A solitary man is ambling down a country road in pre-WWII France. He hails a bus and boards. Not long afterwards, a woman asks to be let off. It’s market day and she is laden with baskets and has items tied to the top of the bus. On a whim he jumps off to help her with her cargo, and so begins this wonderfully paced and elegantly written novel.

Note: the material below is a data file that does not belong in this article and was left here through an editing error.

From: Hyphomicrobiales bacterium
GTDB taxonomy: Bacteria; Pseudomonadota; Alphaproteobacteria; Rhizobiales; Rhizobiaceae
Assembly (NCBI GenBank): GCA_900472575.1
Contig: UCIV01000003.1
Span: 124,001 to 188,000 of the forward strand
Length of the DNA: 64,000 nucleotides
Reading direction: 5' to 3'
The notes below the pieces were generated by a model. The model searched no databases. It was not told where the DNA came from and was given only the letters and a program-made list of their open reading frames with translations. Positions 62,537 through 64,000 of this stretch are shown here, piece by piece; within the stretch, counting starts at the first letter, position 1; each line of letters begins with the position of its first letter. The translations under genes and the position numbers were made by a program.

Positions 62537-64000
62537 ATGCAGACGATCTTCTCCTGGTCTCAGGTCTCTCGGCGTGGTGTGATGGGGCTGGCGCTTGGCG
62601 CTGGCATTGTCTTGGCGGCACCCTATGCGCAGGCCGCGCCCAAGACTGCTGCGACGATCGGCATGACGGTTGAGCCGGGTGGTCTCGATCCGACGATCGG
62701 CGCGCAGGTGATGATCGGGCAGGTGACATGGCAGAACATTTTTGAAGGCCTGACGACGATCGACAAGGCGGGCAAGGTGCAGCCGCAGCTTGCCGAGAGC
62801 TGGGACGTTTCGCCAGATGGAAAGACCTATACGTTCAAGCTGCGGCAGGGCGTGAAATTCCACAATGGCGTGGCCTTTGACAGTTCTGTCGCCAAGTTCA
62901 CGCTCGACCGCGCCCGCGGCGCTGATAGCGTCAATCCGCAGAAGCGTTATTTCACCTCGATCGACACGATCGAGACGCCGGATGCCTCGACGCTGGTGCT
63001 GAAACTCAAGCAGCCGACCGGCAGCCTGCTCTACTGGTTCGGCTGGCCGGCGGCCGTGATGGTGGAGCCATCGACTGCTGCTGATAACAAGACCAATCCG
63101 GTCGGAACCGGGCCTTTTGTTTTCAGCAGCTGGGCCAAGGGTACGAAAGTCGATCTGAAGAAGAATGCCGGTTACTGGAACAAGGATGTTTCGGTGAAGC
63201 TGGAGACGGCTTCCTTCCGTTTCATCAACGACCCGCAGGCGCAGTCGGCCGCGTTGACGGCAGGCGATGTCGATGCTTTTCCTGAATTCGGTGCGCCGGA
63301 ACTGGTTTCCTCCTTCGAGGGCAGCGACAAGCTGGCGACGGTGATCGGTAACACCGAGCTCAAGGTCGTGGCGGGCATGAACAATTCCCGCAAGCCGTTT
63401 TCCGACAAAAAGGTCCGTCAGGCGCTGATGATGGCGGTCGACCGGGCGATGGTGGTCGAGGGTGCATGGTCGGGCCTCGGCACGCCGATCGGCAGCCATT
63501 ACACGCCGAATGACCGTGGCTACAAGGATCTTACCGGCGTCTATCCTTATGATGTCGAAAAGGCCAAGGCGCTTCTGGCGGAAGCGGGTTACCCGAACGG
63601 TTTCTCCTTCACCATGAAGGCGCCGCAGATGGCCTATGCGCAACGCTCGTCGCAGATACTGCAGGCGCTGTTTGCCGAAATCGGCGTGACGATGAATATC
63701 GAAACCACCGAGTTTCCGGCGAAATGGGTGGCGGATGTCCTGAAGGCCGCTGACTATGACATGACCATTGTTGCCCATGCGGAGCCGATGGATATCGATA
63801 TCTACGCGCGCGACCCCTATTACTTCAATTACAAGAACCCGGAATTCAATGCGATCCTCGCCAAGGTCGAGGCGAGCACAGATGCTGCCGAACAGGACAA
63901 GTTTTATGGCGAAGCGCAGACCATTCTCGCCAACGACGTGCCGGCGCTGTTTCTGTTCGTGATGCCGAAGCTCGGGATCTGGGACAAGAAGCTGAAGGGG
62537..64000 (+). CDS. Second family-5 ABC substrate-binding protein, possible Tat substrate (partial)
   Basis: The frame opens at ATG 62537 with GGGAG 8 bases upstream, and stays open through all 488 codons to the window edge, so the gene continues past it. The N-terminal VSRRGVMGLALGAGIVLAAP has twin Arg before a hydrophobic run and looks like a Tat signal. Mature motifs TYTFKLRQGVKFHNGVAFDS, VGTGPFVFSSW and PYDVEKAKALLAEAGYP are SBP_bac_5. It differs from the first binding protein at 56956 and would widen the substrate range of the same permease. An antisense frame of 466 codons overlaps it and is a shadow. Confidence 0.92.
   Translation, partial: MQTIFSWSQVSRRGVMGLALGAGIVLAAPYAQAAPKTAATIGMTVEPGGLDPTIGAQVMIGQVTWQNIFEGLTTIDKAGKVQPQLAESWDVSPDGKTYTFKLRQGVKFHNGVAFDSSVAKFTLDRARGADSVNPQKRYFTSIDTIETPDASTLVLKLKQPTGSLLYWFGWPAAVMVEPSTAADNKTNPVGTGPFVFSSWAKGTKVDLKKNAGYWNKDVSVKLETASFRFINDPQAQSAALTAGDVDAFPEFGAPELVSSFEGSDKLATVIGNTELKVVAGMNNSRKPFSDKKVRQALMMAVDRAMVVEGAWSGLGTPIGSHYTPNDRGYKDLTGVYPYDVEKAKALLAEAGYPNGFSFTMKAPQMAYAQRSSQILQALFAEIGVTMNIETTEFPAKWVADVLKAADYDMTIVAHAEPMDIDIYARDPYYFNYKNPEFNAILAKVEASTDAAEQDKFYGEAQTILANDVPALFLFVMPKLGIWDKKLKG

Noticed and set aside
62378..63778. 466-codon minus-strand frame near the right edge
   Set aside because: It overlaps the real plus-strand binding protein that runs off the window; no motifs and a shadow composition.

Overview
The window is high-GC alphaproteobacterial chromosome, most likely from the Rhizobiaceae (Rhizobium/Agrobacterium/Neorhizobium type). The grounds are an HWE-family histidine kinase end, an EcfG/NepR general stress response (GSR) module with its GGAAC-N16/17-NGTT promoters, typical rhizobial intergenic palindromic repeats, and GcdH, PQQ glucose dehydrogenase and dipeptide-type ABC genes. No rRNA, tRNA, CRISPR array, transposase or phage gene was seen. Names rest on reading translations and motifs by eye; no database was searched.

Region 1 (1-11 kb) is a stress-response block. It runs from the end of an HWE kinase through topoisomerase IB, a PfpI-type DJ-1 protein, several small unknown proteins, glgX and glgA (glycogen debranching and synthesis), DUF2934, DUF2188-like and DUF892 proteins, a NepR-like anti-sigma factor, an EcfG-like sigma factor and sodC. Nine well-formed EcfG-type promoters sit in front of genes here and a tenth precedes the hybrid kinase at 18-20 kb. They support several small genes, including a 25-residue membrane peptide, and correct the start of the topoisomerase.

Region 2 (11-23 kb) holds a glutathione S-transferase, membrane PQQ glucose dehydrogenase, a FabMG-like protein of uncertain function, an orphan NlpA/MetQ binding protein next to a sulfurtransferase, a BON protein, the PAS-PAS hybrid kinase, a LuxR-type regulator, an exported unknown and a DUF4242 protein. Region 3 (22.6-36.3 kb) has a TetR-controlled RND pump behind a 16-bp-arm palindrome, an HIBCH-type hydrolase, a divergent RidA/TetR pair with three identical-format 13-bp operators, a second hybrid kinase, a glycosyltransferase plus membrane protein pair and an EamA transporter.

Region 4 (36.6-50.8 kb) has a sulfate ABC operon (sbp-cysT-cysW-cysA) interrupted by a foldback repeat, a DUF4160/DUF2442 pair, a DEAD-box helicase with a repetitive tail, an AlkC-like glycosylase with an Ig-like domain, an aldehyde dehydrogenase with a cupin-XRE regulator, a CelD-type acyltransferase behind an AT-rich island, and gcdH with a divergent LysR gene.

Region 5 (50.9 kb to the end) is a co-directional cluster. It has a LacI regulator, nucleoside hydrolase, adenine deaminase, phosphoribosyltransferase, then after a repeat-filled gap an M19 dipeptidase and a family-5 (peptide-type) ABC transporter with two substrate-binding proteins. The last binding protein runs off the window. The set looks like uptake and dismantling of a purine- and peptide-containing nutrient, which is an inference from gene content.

Jean, the man on the road, has recently been released from prison, after serving five years for murdering a man over a debt. Paul Theroux’s introduction to this edition (part of the New York Review Books Classics Series) was spoilerific, so I knew that the woman from the bus, the widow Couderc, would ultimately have her skull smashed in by Jean. Strangely that didn’t detract from the book at all, the tension and the uneasy feeling of dread permeating this fecund spring countryside was just as potent. I was drawn deeper and deeper into the everyday lives of these people and into Jean’s tortured mind. At times he was happier than he could ever remember being; the rhythms of a pastoral life suit him. The beauty and the order that is all around calms him somewhat, but he is too unsettled. He feels he is destined to repeat his most heinous act and his weak attempts to right himself are so unfocused as to be laughable. It’s preordained, you see. And in the end when the gendarmes come for him, he can only lie in the dooryard and weakly mewl “I’m tired…..I’m so tired!”.